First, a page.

- Warren

chroot said:
Even a 0.5 Hz change can result in a large savings of energy in a large system. This is the only reason I can imagine for wanting to have an adjustable frequency like this -- but I'm no power distribution expert.
This explanation makes perfect sense: an economic reason.

I find that fascinating that such a small difference in herz makes such a big difference in cost.

Thanks for digging that quote up.

I still wonder what goes on with the people normally fed by this station. Maybe they all just adapted to the fact they couldn't rely on certain clocks.

-Zooby

chroot
Staff Emeritus
Gold Member
Keep in mind I'm not an authority on this particular generating station or its operating principles. It's just the only reason I can see (as an EE) for wanting to vary the frequency. It might also have some kind of mechanical rationale -- perhaps letting the generators run a few hertz faster or slower allows them to better manage the water flow through the dam, or deal with waste heat better, or something. I'm just speculating -- it'd be fun to find out the real reason why this plant has such variability.

- Warren

Yeah, it would be interesting to find out. I've been under the impression that 60 hz was pretty strictly observed so that things were the same all over. I wonder if you dug into it, you'd find out there's more stations like this one that fudge the 60 hz for various reason, both economic and the other sorts of reasons you suggested.

chroot said:
Keep in mind I'm not an authority on this particular generating station or its operating principles. It's just the only reason I can see (as an EE) for wanting to vary the frequency.
But is it a matter of wanting to vary the frequency, or just not being able to control it precisely.

losing or gaining frequency

What it sounds like to me is that if Hydro One is disconnected from the Ontario Hydro grid is that Hydro One is acting like an "island."
The turbines in most hydro plants usually spin the rotor of the generator at around 350 rpm. If you do the math, you could figure out how many poles are required in the generator to give you a output frequency of 60 hz (3600 rpm).
I guess in layman's terms, when Hydro One is an island independent from the electric power grid, it is hard for the utility to regulate their frequency. If the load demand is greater than the current generation, the generators are going to bog down and your frequency is going to drop. If, in the other case, your load demand is less than your current generation, your generators are going to speed up. There are valves that must be controlled to adjust the flow of water into the turbine to keep it at around 350 rpm. There was a hydro in northern Wisconsin that would disconnect from the grid for line outages. The hydro output enough power to power a couple small towns. The changing load demand made frequency control difficult. The operator there used to control these water regulating valves, and therefore adjust the frequency, by comparing his wristwatch with an electric-powered wall clock. If the wall clock lost time (frequency was too slow), he would open the valves a bit more, and if it gained time, he would close them off a little bit.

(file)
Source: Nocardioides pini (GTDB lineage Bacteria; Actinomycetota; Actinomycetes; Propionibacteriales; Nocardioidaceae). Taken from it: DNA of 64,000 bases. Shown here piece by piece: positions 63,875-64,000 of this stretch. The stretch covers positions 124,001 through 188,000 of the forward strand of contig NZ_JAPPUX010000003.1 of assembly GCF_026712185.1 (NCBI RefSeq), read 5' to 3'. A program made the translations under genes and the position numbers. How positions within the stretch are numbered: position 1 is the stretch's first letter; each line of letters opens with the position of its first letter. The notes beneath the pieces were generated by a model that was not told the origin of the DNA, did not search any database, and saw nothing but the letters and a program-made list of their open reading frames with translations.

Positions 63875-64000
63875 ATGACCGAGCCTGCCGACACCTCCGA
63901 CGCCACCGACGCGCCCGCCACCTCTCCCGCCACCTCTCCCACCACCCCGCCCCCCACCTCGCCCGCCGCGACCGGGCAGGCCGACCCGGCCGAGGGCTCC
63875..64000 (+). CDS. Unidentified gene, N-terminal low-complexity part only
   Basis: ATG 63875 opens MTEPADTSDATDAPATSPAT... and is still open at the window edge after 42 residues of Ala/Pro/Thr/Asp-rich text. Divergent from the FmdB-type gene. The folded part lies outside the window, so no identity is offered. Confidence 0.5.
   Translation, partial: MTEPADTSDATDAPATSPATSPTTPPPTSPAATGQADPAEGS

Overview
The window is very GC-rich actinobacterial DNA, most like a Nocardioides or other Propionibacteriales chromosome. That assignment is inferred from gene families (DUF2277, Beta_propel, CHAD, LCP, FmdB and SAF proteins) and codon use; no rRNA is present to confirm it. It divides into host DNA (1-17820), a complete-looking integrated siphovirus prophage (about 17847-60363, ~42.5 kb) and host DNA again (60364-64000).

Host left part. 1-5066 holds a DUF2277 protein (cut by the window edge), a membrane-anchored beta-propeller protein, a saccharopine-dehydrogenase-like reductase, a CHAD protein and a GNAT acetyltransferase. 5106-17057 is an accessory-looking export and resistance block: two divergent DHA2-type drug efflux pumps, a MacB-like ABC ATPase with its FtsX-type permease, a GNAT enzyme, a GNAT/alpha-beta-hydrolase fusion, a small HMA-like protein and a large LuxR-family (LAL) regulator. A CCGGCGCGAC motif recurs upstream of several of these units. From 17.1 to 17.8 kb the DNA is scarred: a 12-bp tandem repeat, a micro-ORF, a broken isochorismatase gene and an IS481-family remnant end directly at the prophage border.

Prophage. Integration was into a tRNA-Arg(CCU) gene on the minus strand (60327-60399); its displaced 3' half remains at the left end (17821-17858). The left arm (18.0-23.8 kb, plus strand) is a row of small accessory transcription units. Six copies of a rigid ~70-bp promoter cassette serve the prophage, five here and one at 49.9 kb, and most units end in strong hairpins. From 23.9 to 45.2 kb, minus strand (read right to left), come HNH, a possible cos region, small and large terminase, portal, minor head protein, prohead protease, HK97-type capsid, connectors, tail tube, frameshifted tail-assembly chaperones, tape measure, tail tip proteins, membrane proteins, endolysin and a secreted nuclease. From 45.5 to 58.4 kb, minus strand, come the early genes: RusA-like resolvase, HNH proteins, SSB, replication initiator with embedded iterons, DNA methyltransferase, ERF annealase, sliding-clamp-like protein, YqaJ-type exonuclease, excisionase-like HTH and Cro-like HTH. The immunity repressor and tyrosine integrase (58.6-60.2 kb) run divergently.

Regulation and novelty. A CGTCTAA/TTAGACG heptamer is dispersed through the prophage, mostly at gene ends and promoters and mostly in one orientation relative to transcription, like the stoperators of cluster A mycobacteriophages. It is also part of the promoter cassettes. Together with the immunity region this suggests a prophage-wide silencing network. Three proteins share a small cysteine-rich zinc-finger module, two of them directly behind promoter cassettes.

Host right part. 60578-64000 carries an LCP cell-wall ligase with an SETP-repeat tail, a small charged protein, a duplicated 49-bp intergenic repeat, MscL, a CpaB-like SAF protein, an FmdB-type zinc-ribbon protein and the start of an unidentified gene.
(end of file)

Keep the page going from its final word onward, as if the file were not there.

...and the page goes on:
That's quite an amazing story: keeping it in time with his wristwatch.

So, in the grid situation it seems you would still have peak demand times vs slower times (night). Do these usually just average out, or are they constantly making adjustments for the whole grid somehow?

-Zooby

Staff Emeritus
Gold Member
As for the watch, even a 2% error would be easily detectable in one minute. That is a very cool story, IMO.

As for the grid, once a generating station is on the grid, the grid determines the frequency; the price for any errors in the generating frequency is efficiency. I guess the grid frequency is determined by an average of all contributing stations.

russ_watters
Mentor
zoobyshoe said:
Yeah, it would be interesting to find out. I've been under the impression that 60 hz was pretty strictly observed so that things were the same all over. I wonder if you dug into it, you'd find out there's more stations like this one that fudge the 60 hz for various reason, both economic and the other sorts of reasons you suggested.
Its even more important than that. Being off by small fractions of a hz for an extended period leads to all sorts of problems with the grid. For example, if one plant is at the top of its sine wave and the next plant over is at the bottom, the voltages cancel out to zero and the grid collapses.

edit: actually, they'd be in parallel, so its more complicated than that. Gotta think about it...

My guess is that that plant isn't capable of accurately regulating its frequency - iirc, the large sections of the grid itself have their frequency attached to an atomic clock at some monitoring station and all of the plants synchronize to it.

I was a utility worker for over 14 years. I held a Senior Reactor Operators license at a nuclear power plant. Striker actually had the answer a couple posts back. If a power plant is connected to the grid, the grid will determine frequency. However, if you somehow get disconnected from the grid, the speed of rotation of your turbine will determine frequency and this is sensitive to load changes, steam/water pressure (for hydro) changes, etc.